I've known my mom for 30-some-odd years. Our relationship has been one long series of lessons.
I forget exactly what the first lesson she taught me was; at least the first that I remember and still try to live by. It may have been something about standing up for outsiders - those who didn't have anyone else to stand up for them.
Actually, it could've been how to slice a bell pepper the right way (top first). No, I got it! It was how to be a gentleman and always walk between a woman and oncoming traffic. I'm not sure that was it either, actually. At some point, I guess it becomes less about all these individual lessons and more about the collective sum.
But you know the thing about my mom and her lessons, is that class is still in session. She doesn't stop me from eating dessert before dinner anymore, or call me and ask if I've brushed my teeth before I go to bed. But she's still teaching me something all the time, whether she knows it or not.
Take this last year, for example. One year ago, my mom reluctantly retired after 40-plus years of teaching pre-school (yes, she was literally a teacher). Shortly thereafter, her mother passed away. Weeks later, her mother-in-law's health also turned south. More recently, she watched her house of almost three decades come crashing down for reconstruction. Did I mention my mom doesn't care much for change?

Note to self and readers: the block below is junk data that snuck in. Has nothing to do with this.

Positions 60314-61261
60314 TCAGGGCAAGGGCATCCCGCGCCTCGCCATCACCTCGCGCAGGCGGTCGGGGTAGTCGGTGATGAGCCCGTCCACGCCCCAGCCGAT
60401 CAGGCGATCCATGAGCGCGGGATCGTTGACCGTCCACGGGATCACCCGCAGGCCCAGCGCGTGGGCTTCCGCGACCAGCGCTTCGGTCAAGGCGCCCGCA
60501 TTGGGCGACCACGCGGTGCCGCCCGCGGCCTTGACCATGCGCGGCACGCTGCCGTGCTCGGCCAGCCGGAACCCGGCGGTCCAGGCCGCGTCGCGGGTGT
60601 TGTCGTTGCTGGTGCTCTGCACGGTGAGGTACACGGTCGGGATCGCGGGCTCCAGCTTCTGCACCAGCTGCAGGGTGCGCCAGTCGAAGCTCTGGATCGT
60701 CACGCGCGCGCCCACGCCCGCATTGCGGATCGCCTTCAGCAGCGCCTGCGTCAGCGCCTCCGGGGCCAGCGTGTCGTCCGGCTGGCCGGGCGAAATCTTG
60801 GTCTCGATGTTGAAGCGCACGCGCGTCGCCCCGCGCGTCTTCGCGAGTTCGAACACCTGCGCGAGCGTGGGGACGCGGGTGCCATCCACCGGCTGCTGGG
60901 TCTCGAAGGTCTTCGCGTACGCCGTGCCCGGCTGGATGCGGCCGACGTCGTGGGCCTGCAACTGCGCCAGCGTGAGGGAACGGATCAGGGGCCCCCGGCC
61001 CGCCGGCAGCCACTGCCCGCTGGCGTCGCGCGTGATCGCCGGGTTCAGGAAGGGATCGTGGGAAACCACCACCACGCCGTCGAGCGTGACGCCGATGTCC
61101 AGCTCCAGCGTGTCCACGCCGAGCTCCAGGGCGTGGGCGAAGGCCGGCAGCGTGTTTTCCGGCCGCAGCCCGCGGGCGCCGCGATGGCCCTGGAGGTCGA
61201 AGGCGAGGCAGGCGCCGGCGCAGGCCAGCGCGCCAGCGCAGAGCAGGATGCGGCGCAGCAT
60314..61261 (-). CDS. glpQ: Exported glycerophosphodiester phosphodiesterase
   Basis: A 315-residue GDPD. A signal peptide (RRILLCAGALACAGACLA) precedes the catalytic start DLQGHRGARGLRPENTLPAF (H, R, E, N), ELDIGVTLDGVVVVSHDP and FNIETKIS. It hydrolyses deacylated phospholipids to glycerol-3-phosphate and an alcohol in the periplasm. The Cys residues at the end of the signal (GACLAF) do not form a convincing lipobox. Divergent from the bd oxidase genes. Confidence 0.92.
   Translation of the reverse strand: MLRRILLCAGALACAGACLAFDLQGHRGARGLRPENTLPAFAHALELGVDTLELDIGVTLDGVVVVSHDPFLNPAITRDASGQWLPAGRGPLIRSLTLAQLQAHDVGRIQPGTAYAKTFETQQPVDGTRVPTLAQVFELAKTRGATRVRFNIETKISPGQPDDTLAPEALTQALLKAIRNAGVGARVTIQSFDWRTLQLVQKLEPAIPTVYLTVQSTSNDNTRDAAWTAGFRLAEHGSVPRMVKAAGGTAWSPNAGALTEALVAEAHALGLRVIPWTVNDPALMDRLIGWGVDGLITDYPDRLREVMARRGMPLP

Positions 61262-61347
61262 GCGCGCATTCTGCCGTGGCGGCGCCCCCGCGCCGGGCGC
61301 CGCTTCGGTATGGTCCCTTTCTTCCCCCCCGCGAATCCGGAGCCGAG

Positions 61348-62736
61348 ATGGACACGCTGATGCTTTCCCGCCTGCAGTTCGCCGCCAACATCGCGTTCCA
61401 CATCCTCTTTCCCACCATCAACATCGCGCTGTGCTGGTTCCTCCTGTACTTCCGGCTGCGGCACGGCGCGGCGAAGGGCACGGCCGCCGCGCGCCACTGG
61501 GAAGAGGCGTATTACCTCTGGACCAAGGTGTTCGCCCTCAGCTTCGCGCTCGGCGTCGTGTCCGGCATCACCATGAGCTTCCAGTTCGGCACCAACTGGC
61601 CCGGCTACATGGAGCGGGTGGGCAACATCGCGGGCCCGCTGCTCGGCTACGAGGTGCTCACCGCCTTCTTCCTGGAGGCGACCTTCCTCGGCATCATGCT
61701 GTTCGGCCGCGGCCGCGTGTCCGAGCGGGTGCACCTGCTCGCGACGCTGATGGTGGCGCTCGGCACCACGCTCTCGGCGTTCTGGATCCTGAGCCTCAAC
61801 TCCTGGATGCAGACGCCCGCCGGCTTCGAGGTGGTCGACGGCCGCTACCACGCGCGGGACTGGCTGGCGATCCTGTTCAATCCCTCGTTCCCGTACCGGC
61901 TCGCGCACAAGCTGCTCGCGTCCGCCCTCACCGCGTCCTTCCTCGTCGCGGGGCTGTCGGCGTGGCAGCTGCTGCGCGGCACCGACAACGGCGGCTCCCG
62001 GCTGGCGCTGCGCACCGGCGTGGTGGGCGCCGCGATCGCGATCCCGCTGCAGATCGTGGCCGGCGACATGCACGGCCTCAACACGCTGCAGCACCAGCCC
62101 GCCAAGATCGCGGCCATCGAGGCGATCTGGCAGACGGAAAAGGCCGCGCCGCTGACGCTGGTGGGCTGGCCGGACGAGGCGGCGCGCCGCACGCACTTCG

Yet true to form, my mom kept silently instructing all throughout. She served instead of hiding. She spoke calm instead of pitying herself. She prayed instead of withering. I've never loved my mom more, or appreciated the example of strength when it would've been so much more natural to fall weak.
I'm not sure what next year's lesson will be, but my notebook is wide open and pencil sharpened. Keep teaching, Mom. Because I'm still learning.